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GREEN BAY, Wis. (AP) — Fighting back sniffles in front of his locker, Aaron Rodgers sounded at times like he would be better off resting up in bed.
But a lingering illness didn't keep the quarterback from Packers practice Tuesday. It doesn't sound like a strained left calf will keep him from playing in Sunday's showdown against the Detroit Lions, either, for the NFC North title.
"I'm feeling good — except for the sickness and the calf thing," Rodgers said with a laugh. "Other than that, I'm great, yeah."
Coach Mike McCarthy doesn't seem too concerned that Rodgers will be available to face the Lions after the quarterback tweaked the calf in last week's 20-3 win over Tampa Bay. He was already feeling ill by then, too.
"Yes, I think so," Rodgers said simply when asked if he would be ready for Sunday.
Assuming Rodgers does play, it's unclear how the illness and calf strain might affect his mobility. While he's not a run-pass threat, Rodgers is one of the best in the league in extending plays, and throwing the ball on the run while buying extra time.
Against Tampa, McCarthy said he had to adjust the game plan so that his quarterback wasn't further exposed to injury. Rodgers said he wasn't quite the running threat after the injury.
Now into Lambeau Field comes Detroit with one of the top defenses in the league. The Lions can build on the confidence of holding Green Bay to a season-low seven points in Week 3.
Having Rodgers at full strength with the full playbook at his disposal would definitely help the Packers, who seek a fourth straight division title.
"We have a full-plate game plan and I'm confident he'll be able to run it," McCarthy said.
Rodgers said the Packers will adjust accordingly if he doesn't have full mobility. But he's also hoping the holiday schedule will help in the recovery process.
Green Bay practiced Tuesday, which is an off day in a normal week, but gets Christmas Day off Thursday in exchange. Then it's back to a normal work week, with the Packers back on the practice field Friday.
"I'd like to think with the Christmas holiday and everything that comes with it, that I'll be able to move around well enough," Rodgers said.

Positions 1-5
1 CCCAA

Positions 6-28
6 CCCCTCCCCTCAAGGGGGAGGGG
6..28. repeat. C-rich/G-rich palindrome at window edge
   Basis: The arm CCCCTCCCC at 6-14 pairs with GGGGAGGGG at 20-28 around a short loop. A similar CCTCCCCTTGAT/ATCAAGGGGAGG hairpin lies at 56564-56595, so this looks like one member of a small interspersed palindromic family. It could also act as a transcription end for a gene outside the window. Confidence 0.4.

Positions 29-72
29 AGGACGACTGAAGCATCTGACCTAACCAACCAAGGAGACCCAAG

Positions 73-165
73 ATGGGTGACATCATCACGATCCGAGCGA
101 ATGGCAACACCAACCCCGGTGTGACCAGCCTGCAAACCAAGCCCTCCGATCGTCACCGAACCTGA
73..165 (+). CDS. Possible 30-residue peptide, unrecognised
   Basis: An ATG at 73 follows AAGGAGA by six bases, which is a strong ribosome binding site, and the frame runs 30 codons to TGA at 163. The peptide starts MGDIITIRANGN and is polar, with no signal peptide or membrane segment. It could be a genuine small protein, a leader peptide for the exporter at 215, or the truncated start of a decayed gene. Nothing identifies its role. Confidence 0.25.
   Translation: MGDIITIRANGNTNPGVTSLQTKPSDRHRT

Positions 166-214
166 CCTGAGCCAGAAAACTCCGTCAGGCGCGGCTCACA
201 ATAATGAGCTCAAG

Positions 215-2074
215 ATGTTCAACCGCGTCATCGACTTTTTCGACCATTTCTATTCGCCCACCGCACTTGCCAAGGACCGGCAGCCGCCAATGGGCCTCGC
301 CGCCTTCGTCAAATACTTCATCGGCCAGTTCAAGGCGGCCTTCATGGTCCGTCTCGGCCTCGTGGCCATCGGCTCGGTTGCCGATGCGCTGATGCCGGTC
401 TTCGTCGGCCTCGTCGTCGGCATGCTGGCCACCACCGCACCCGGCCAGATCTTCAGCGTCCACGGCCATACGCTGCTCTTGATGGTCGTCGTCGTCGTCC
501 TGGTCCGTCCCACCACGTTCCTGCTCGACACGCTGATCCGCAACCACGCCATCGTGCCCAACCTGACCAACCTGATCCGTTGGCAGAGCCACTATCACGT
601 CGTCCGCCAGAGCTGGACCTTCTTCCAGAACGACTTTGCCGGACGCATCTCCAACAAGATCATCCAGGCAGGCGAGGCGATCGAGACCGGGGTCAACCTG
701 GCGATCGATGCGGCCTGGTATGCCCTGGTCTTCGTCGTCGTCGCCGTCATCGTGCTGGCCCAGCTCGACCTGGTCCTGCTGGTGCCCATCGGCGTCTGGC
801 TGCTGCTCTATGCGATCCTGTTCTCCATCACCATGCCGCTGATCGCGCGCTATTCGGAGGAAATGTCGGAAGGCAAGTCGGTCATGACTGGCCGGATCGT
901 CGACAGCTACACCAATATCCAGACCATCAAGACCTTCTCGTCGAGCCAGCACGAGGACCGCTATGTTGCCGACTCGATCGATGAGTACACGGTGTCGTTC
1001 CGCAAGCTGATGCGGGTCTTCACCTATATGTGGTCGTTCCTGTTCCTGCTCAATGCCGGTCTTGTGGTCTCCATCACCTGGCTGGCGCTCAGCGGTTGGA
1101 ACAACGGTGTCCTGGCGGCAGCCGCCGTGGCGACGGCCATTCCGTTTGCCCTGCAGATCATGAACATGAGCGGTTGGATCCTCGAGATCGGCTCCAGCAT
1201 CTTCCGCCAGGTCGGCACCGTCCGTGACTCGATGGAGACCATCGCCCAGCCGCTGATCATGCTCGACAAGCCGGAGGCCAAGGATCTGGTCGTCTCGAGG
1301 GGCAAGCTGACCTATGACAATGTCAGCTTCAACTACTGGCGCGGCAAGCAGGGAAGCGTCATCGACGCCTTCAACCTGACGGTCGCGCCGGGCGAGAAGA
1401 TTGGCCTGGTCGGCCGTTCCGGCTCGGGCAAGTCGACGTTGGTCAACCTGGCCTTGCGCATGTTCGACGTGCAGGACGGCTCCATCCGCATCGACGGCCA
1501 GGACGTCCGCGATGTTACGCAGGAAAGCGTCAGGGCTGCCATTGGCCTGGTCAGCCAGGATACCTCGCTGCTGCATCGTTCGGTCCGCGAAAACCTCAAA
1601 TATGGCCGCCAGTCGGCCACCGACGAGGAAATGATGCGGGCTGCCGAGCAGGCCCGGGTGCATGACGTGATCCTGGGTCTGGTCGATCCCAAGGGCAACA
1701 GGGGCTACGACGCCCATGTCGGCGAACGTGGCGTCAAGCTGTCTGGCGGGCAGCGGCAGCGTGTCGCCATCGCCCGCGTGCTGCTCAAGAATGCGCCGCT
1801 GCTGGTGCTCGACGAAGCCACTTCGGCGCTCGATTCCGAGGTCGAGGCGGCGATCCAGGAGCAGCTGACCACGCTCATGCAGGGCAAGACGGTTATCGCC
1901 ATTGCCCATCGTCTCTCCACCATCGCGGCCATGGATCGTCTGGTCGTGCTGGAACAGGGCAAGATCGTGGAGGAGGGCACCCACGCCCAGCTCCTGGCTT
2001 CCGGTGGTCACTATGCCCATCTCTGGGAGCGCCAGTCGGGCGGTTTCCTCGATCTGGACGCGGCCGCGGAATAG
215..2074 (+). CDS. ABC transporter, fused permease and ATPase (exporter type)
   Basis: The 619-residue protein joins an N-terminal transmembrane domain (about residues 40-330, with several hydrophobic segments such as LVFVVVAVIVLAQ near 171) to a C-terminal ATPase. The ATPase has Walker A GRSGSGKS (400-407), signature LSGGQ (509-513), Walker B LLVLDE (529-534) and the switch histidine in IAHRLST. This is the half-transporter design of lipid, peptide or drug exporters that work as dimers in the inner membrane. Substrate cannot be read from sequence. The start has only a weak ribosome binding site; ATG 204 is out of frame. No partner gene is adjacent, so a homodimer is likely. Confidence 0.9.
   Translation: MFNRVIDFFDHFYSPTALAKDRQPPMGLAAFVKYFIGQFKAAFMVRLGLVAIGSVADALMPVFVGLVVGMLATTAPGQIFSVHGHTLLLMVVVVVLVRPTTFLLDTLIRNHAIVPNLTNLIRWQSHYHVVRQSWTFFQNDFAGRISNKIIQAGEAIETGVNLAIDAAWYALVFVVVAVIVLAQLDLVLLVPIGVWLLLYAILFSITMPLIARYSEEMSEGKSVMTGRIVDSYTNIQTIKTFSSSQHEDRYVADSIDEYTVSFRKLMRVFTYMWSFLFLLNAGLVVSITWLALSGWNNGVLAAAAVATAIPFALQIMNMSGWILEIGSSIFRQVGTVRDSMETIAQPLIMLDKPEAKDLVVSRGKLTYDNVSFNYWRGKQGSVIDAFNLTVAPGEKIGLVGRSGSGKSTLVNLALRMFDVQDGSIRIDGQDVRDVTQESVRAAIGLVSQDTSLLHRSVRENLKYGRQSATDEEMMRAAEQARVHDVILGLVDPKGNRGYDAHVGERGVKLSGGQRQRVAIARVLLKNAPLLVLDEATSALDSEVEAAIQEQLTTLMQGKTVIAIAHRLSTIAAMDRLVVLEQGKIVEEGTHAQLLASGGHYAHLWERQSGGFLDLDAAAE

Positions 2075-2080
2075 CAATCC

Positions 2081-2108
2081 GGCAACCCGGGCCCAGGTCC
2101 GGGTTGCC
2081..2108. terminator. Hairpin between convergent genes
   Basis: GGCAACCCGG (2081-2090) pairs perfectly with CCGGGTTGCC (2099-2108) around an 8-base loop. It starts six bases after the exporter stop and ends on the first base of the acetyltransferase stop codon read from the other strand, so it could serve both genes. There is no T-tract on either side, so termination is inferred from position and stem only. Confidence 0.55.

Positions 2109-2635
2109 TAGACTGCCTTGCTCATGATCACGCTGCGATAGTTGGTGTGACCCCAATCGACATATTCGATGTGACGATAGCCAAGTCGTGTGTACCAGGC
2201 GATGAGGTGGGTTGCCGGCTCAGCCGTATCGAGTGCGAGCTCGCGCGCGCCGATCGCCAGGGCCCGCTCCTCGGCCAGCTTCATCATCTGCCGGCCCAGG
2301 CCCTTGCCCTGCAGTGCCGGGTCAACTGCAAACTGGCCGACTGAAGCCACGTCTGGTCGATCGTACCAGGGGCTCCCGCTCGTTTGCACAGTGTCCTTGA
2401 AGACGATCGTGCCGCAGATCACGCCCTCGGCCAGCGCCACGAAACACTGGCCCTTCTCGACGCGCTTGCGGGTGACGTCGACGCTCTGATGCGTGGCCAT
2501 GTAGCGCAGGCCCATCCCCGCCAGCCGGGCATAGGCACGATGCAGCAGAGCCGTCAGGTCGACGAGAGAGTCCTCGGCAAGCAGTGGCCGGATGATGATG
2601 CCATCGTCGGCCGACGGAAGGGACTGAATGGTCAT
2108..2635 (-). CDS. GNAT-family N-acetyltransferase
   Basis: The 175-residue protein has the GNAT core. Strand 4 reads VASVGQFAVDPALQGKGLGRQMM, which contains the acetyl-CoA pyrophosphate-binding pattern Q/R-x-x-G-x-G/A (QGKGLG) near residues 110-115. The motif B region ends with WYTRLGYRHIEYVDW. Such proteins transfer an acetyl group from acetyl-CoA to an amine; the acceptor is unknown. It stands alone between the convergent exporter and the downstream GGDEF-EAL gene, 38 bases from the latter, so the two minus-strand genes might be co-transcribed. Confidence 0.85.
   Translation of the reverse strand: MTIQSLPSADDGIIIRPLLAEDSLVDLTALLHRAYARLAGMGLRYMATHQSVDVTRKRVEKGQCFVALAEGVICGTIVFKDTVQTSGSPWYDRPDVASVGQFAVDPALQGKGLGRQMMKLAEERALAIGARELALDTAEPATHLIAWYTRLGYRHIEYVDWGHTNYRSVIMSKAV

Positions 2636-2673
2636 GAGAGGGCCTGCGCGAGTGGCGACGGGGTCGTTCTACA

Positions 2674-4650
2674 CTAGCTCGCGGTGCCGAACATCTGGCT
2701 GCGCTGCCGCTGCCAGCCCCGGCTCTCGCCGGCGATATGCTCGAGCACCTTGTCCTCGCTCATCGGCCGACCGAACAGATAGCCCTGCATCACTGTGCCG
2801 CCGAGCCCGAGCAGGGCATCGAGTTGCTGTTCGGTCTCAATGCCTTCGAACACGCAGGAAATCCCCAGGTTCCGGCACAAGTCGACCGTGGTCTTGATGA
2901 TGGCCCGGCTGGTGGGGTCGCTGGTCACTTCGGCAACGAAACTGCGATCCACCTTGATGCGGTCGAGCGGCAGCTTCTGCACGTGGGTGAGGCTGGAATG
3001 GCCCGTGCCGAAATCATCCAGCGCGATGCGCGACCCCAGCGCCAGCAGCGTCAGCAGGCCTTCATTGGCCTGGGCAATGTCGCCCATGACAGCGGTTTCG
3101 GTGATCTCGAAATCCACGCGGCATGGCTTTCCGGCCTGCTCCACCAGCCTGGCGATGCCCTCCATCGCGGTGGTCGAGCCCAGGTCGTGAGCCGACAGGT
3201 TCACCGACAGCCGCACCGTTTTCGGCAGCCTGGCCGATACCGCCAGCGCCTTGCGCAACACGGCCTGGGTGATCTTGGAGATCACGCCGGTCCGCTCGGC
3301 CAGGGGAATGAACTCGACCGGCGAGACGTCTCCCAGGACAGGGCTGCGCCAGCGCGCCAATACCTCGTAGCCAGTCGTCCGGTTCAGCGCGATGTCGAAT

Tuesday ended up being a lighter day, too, with a concentration on fundamentals and scheme work. There was no official injury report — that's next due on Wednesday — though McCarthy said he thought his quarterback was getting better.
It sure would help Green Bay if it could run the ball against Detroit, something that not a lot of teams have done successfully this year.
In Week 3, the Lions limited the Packers to 76 yards on the ground. The running game has picked up since and reached 110 yards or more in nine of the last 10 games, including seven straight.
The run game improvement has coincided with the Packers' offensive outbursts at home, where they are 7-0.
"I have no idea," running back Eddie Lacy said when asked about the improvement. "It just clicked, and you don't question it, you just continue to roll with it."
A lot of the success has to do with the offensive line, which McCarthy has said could be one of the best in the nine years he's been in Green Bay.
Plenty of it also has to do with the big-play threat in the passing game provided by Rodgers and receivers Jordy Nelson and Randall Cobb.
"You just know it's going to be a game where you have to be very efficient throwing the ball, and you have to look for those opportunities for extended plays in the run game and the pass game," Rodgers said.
NOTES: The team unveiled a "Get Loud Lambeau" campaign aimed at creating more noise on Sunday. "Standing up and getting loud during appropriate times, such as while the Packers are on defense, can make Lambeau Field an even more electric and exciting game day atmosphere," a team statement said. Players wore workout shirts with the same slogan. ... McCarthy said working on Christmas was "just not right in my opinion. I think our players, coaches, support staff will be where they're supposed to be for Christmas Eve and Christmas."
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